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Food & Cooking

Milk & sour cream braised pork

Made this tonight, riffing on a recipe I stumbled across a while ago. I changed it up a lot (it originally had no sour cream, onions, or garlic), so I’m calling this my own! Woo!


  • pork loin roast, 2-3 lbs
  • salt & pepper
  • 2 tbsp olive oil
  • 1 cup sour cream
  • 2-3 cups milk
  • 1 cup chicken stock
  • 1 onion, diced
  • Zest from one lemon
  • 5-6 garlic cloves, minced
  • 1/4-1/2 c vermouth (optional)
  • 10-20 fresh sage leaves, torn into thirds
  • 3 tbsp butter


  1. Preheat your oven to 325F.
  2. Generously salt & pepper the pork & let sit at room temp for 20 mins or so.
  3. Heat olive oil in a smallish dutch oven or stock pot (with a lid!) large enough to snugly hold the roast & liquids. (Mine’s a 5 qt oval cast iron pot.)
  4. Brown the pork on all sides, and set aside.
  5. Let the pot cool a little so the butter doesn’t burn, and add the butter. Throw in the onions and saute those for a bit over med-low heat ’til translucent.
  6. While the onions are doing their thing, mix the sour cream and milk together in a bowl until well blended. This just eliminates any sour cream lumps. Add the chicken stock to this mixture as well.
  7. Back to the pot of onions — add the lemon zest and garlic, and saute those for 4-5 mins.
  8. Turn up the heat a bit and add the vermouth if you’re using it. Let this cook down and reduce for a bit.
  9. Throw in the sage leaves, and stir until wilted.
  10. Put the pork back in the pot, and pour the milk/sour cream/chicken stock mixture over top.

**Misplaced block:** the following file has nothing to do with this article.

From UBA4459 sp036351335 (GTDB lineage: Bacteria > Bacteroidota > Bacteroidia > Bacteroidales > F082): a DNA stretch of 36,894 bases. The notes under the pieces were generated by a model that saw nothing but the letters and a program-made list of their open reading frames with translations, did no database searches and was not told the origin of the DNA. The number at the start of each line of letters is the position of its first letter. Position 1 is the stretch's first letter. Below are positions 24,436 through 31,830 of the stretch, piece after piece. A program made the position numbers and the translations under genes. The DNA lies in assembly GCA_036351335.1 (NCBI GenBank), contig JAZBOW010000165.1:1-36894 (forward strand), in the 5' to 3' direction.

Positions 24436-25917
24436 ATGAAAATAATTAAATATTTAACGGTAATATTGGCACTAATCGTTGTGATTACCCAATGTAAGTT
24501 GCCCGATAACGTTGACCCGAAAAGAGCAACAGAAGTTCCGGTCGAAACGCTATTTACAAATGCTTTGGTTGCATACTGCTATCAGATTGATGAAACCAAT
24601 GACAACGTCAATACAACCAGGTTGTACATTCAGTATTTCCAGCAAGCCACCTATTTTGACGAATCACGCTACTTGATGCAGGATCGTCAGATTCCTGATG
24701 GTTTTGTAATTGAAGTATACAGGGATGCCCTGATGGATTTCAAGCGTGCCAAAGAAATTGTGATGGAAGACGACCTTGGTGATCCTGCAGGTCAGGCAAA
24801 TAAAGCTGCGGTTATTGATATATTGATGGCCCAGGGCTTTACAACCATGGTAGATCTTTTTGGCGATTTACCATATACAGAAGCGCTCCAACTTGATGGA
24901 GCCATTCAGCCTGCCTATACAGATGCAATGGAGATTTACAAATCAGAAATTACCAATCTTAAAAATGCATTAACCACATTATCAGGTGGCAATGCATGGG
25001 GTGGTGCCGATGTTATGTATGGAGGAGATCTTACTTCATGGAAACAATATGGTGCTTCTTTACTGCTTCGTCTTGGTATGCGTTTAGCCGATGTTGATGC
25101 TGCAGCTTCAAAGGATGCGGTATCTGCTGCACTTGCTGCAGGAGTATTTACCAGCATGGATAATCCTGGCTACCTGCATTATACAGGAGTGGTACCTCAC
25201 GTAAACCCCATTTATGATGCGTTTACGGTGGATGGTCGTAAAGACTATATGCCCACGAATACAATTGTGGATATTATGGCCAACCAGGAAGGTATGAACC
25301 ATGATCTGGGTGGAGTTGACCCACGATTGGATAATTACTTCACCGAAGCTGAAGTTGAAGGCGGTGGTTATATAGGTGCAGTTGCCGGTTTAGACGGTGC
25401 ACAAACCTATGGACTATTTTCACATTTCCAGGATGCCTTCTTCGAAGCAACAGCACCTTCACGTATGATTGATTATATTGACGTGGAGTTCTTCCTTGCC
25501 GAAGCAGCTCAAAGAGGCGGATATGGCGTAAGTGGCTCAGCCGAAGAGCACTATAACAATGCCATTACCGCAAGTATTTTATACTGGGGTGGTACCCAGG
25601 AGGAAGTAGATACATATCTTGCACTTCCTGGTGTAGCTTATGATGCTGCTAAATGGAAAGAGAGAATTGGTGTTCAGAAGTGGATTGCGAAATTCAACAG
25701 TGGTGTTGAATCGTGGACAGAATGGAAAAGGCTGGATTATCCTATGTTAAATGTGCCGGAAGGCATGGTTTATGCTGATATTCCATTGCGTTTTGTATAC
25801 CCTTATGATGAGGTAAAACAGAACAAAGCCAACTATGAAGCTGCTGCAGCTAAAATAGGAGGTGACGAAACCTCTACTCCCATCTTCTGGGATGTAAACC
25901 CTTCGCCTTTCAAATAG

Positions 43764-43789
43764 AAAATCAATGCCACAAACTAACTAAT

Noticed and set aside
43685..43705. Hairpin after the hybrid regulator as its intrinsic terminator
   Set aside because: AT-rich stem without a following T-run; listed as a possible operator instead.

11. Cover and transfer into the now heated oven.
  12. Braise at 325F for 4-5 hours, checking every hour or so to make sure it’s all nice and happy.
  13. About 30 mins before you plan to eat, take the lid off the pot, give the sauce a nice stir, then stick it back in the oven to reduce and thicken (leaving the pork in there…the pork is happy).
  14. Remove from the oven, move pork to a plate to rest for 10 mins.
  15. Slice pork, put it on some egg noodles or rice or mashed potatoes or something, and spoon over a generous amount of the sauce. Yum.

Food & Cooking

Beef Rendang recipe

Like most things, there’s a story behind this recipe, but I’ll keep it short and sweet: Rob and I both lived in Ottawa for years (separately, then together). We also both went to a Malaysian restaurant in the East end of Ottawa that served this blow-the-top-of-your-head-off beef rendang recipe (separately, then together). We left Ottawa and never had beef rendang again. Until a few months ago, when I stumbled across a recipe on the interwebs. Then another, and another (I was Googling at this point). I delved in.

The first attempt was awful. The next, less so. Then I kept at it, basically taking a hack at it any time stewing beef was on sale. Tonight, I finally nailed it. Or at least my version of it. This is the recipe.

Note: this is effing spicy. I love spicy food and this is damn near the top of my current tolerance. Adjust the number of chiles you put in the spice paste to slightly-more-than-feels-sane-for-you. It should be hot. The Ottawa version would make you break out in a sweat. Make it hot, but you do you. Ok, the recipe.